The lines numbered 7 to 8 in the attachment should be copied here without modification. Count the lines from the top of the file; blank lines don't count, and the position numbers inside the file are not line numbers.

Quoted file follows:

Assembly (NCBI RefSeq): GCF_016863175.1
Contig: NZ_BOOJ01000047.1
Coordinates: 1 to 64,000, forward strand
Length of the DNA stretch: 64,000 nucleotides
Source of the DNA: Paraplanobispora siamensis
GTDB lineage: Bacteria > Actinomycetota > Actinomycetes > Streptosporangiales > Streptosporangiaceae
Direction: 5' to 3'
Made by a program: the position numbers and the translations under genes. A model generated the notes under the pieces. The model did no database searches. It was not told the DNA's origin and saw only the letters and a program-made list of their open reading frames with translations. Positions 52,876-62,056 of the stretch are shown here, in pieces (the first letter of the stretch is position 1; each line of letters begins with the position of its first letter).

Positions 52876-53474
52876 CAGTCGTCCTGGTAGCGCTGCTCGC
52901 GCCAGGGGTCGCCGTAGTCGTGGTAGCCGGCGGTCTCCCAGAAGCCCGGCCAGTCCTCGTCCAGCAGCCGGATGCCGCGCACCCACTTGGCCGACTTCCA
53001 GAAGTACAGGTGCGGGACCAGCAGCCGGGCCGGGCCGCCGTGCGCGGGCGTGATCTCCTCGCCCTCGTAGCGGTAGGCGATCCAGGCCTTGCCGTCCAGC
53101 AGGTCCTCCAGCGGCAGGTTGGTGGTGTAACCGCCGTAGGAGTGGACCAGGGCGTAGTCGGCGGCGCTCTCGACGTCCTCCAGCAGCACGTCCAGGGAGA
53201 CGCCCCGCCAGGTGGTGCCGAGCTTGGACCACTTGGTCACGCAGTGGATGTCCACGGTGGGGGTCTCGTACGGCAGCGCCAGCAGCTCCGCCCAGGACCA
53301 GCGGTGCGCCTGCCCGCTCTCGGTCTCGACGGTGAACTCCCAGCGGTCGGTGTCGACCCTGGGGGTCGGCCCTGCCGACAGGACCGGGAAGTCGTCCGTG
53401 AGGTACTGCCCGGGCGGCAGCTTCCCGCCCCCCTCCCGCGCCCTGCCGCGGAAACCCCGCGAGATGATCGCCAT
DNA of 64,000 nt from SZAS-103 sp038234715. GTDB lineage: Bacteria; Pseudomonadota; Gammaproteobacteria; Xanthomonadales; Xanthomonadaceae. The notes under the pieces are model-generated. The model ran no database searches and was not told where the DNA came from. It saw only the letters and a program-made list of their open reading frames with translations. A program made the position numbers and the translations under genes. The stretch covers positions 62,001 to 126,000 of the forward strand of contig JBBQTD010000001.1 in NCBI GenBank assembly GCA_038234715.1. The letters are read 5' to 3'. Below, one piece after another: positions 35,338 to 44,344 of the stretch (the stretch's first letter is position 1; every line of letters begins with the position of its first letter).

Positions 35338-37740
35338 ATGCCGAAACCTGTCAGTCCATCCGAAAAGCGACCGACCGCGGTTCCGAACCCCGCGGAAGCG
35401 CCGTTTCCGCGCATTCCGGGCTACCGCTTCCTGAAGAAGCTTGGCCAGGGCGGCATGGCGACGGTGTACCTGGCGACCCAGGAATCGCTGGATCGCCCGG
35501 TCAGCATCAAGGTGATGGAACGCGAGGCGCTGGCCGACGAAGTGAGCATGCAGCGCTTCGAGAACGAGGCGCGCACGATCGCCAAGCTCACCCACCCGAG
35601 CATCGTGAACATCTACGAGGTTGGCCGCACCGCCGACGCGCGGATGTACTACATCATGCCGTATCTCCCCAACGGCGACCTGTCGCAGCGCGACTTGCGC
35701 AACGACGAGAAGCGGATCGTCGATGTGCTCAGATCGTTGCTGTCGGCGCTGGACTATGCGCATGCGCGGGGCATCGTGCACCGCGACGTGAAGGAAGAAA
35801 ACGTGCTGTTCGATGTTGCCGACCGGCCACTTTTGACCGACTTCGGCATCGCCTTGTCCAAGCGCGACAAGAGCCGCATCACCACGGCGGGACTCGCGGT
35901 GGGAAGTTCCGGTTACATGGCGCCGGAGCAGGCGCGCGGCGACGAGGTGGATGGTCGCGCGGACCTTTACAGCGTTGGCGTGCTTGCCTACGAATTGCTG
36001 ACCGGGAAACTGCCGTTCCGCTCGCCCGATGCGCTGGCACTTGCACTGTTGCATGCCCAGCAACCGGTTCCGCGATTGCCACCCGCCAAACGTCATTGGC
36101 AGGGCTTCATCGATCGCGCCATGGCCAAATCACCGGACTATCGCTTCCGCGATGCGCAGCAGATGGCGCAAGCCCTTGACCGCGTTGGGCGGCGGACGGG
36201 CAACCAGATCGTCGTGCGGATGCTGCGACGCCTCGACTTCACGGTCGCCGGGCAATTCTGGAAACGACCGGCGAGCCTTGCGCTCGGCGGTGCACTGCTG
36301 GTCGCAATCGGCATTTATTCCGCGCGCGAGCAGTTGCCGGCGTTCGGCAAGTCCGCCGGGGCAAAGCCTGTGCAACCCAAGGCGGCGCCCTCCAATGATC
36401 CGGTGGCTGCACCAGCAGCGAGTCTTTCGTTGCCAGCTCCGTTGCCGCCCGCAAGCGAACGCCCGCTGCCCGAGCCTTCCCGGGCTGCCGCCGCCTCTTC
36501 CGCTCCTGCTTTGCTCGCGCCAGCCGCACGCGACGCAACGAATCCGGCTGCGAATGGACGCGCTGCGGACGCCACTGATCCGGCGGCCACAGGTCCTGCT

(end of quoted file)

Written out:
Direction: 5' to 3'
Made by a program: the position numbers and the translations under genes. A model generated the notes under the pieces. The model did no database searches. It was not told the DNA's origin and saw only the letters and a program-made list of their open reading frames with translations. Positions 52,876-62,056 of the stretch are shown here, in pieces (the first letter of the stretch is position 1; each line of letters begins with the position of its first letter).